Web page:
Double Jeopardy and Multiple Sovereigns: A Jurisdictional Theory

This Article offers a coherent way of thinking about double jeopardy rules among sovereigns. Its theory has strong explanatory power for current double jeopardy law and practice in both U.S. federal and international legal systems, recommends adjustments to double jeopardy doctrine in both systems, and sharpens normative assessment of that doctrine. The Article develops a jurisdictional theory of double jeopardy under which sovereignty signifies independent jurisdiction to make and apply…

Cruel and Unequal Punishments

This Article argues that Atkins v. Virginia and its progeny of categorical exemptions to the death penalty create a new and as of yet undiscovered interaction between the Eighth and the Fourteenth Amendments of the U.S. Constitution. When the United States Supreme Court adapted its proportionality analysis from categories of crime to categories of people, it abandoned intrajurisdictional analysis, a de facto equality consideration under the Cruel and Unusual Punishments…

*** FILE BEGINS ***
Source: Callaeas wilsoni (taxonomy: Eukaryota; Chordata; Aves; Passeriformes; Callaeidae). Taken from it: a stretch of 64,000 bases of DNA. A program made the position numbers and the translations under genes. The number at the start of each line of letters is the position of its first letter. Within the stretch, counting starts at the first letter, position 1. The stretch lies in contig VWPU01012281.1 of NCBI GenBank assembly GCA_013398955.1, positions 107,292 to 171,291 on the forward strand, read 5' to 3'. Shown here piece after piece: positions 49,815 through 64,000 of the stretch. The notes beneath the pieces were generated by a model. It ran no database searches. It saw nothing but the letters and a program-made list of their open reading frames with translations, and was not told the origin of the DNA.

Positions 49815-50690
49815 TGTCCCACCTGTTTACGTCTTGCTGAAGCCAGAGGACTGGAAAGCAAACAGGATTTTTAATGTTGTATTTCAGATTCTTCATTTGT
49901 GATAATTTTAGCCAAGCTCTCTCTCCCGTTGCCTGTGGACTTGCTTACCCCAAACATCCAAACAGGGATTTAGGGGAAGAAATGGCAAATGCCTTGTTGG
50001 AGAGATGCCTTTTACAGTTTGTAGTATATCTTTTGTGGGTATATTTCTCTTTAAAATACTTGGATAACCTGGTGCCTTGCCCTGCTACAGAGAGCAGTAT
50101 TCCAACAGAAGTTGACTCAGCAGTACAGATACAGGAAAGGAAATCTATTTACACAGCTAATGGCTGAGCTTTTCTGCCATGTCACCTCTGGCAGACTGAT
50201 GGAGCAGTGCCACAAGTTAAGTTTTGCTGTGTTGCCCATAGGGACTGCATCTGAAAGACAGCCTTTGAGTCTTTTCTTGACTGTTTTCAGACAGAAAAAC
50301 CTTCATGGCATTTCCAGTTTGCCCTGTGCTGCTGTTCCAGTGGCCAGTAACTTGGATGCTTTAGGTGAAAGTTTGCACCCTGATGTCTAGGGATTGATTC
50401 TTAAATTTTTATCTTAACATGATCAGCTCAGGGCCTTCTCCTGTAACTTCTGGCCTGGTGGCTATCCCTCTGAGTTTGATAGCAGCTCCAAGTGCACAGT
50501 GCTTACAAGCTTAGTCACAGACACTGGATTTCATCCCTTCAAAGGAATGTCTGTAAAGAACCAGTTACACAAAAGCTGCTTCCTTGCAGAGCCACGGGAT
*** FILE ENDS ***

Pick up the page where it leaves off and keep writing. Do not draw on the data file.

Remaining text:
Racial Exhaustion

This article examines historical and contemporary race discourse contained in political and juridicial sources in order to illustrate how opponents to racial egalitarian measures have frequently contested such policies on the grounds that they are redundant, unnecessary, or too burdensome or taxing. Racial exhaustion rhetoric has operated a persistent discursive instrument utilized to contest claims of racial injustice and to resist the enactment of racial egalitarian legislation. Racial exhaustion rhetoric…

Disappearing Without a Caseā€”The Constitutionality of Race-Conscious Scholarships in Higher Education

Alexander S. Elson